After a lot of years, things are finally going very well for Sharon Jones and the Dap-Kings. And it’s about time. After spending her early years singing in the church, Jones set out from Augusta, Georgia to make her fortune and enjoyed work, that was mostly uncredited, singing backup for plenty of acts in the ‘70s and ‘80s. When that dried up, she took a job as a corrections officer at New York’s Riker’s Island prison. So it’s probably safe to say that there’ll never be a heckler who can surprise her.
It wasn’t until the late ‘90s that Jones began recording again, releasing 45s on the Desco label. In 2002, she released her first disc with the Dap-Kings, the promising Dap Dippin’ with Sharon Jones and the Dap-Kings”. In 2005, Sharon Jones and the Dap-Kings released Naturally, a soul record so fierce that it seemed like Jones and the band had stepped out of a soul/R&B time machine.
100 Days, 100 Nights is Sharon Jones and the Dap-Kings ’ follow-up. This effort came after tireless touring, including joining the cast of Lou Reed’s traveling Berlin production. Jones also recorded one-off singles with various people, and even her own children’s book/CD. The Dap-Kings, for their part, worked with Kanye West, Mark Ronson, and Amy Winehouse, (playing on about half of Winehouse’s Back to Black, and acting as her backing band on tour).
As 100 Days, 100 Nights starts, it sounds like Sharon Jones and the Dap-Kings haven’t missed a step. Deceptively mournful second-line horns give way to a spry soul workout, while the horns turn slinky and sexy as Jones sings about how long it takes a woman to know her man’s true feelings. Then, just as the song’s steamrolling along, Jones says, “Wait a minute. Maybe I need to slow it down just a little bit, take my time.” The song then slides into a funky segment where Jones wails as the Dap-Kings provide a thunderous, rolling vocal chorus.
After that, though, much of 100 Days, 100 Nights feels more subdued. There’s little here that evokes the same reaction as Naturally‘s take on “This Land is Your Land”, which basically amounts to the slack-jawed listener murmuring, “Good God!” In fact, a couple of songs on 100 Days, 100 Nights make you recall other artists’ songs. With its smooth horns, clipped guitar chords, and tambourine, “Tell Me” sounds like a long-lost Supremes cut. The horns on “Be Easy” sound like a distant cousin to the sample of Clarence Carter’s “Back Door Santa” that Run-DMC used for “Christmas in Hollis”.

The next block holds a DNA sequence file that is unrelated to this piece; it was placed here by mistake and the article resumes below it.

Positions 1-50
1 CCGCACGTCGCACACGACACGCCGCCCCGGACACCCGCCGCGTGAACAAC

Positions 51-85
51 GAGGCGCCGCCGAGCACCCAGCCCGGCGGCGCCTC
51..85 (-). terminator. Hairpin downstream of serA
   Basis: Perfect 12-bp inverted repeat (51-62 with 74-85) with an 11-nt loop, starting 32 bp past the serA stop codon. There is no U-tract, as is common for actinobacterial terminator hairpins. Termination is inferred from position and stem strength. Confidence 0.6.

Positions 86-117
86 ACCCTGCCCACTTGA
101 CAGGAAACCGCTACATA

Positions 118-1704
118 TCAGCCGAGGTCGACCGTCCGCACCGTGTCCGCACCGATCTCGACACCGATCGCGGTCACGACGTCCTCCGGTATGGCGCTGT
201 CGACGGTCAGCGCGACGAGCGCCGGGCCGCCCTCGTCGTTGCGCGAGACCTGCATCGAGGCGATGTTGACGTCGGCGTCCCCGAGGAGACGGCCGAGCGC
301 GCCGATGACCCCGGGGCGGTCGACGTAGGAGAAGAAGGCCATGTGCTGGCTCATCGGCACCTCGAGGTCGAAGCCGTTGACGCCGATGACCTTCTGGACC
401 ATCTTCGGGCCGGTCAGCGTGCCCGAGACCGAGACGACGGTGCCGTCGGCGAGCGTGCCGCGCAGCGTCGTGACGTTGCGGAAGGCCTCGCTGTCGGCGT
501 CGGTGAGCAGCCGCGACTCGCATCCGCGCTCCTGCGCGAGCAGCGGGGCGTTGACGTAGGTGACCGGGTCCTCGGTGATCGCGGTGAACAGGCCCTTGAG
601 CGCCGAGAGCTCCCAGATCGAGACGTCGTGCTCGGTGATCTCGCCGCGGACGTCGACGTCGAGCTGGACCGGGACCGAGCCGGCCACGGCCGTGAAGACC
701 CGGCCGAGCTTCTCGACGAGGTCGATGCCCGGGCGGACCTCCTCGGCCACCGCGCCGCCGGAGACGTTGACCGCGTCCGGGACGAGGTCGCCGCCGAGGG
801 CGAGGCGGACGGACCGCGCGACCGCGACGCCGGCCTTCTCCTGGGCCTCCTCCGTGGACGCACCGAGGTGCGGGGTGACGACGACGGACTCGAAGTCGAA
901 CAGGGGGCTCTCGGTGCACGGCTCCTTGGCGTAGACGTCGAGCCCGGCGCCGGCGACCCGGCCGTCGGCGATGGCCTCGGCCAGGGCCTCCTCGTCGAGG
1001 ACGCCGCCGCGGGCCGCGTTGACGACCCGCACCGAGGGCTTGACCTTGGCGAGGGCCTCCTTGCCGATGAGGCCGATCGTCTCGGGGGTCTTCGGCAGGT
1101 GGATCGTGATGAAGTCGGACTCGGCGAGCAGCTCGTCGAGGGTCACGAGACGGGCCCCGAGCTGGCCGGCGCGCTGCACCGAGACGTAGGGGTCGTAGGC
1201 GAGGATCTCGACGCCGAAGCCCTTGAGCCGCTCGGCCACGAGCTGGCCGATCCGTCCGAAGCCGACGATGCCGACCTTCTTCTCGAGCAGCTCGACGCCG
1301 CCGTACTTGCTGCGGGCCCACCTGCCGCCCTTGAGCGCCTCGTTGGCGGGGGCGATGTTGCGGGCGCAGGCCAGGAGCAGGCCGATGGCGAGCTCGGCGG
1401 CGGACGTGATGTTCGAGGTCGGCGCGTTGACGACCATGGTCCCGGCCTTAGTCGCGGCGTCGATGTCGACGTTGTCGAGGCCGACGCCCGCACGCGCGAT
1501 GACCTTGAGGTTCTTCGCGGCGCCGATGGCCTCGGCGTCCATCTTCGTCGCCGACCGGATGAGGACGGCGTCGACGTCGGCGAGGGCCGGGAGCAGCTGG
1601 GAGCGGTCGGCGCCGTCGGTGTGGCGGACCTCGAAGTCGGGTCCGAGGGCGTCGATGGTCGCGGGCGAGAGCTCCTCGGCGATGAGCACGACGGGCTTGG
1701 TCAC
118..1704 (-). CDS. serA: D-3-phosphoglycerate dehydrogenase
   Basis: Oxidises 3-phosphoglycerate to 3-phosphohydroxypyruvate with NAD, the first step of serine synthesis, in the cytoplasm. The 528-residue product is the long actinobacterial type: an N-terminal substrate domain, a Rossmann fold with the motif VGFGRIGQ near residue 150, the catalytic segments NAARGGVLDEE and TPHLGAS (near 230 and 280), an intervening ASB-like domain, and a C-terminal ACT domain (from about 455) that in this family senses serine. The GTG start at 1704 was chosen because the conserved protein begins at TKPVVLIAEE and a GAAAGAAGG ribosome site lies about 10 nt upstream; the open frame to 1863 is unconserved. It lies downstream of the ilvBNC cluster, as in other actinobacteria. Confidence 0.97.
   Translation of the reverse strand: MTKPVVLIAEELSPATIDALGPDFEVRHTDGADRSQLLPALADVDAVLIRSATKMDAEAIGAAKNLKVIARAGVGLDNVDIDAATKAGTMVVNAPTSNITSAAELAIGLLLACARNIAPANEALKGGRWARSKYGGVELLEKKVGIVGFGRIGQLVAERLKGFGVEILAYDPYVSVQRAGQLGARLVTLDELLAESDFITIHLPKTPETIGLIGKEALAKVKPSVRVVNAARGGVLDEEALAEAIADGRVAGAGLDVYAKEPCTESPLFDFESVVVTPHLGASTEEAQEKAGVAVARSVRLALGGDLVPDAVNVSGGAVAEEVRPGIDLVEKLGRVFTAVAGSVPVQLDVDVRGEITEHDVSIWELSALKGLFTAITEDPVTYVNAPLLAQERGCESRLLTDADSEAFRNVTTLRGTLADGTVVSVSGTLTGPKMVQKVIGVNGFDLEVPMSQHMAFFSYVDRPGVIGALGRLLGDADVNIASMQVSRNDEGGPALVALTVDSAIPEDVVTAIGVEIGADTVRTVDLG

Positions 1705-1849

That’s not to say that Jones and the Dap-Kings suddenly sound derivative. When “Humble Me” reminds you of Otis Redding, it’s only because the song is the sort of emotional, naked plea at which Redding excelled and here, Jones nails it and clearly makes it her own. So 100 Days, 100 Nights is most definitely a Sharon Jones and the Dap-Kings record, but it doesn’t announce itself with the same brash authority as Naturally.
A couple of songs seem to rely on Jones to carry most of the load, a feat she’s certainly capable of accomplishing, but more often than not, it’s a case of the Dap-Kings taking a subtle, laid-back approach to their soul and funk grooves. For example, “Something’s Changed” seems like a straightforward R&B track, boasting the expected Dap-King horns, but it also brings in strings, a deep-toned saxophone, tambourine, and chiming guitar chords; there’s a lot going on under the hood.
So 100 Days, 100 Nights doesn’t blast from the speakers in the way some Jones and the Dap-Kings fans might expect, (although this might be forgotten by the time the spiritual piano-funk explosion of “Answer Me” closes the disc). But that’s in comparison to Naturally, one of the best soul records of the past decade. 100 Days, 100 Nights is still Sharon Jones and the Dap-Kings, which automatically makes it slinkier, funkier, and fresher than just about anything out there, including those other discs the Dap-Kings have been working on.
// Sound Affects
"The man whose songs were recorded by Johnny Cash, Alan Jackson, Ricky Skaggs, David Allan Coe, The Highwaymen, and countless others succumbs to time’s cruel cue that the only token of permanence we have to offer are the effects of shared moments and memories.READ the article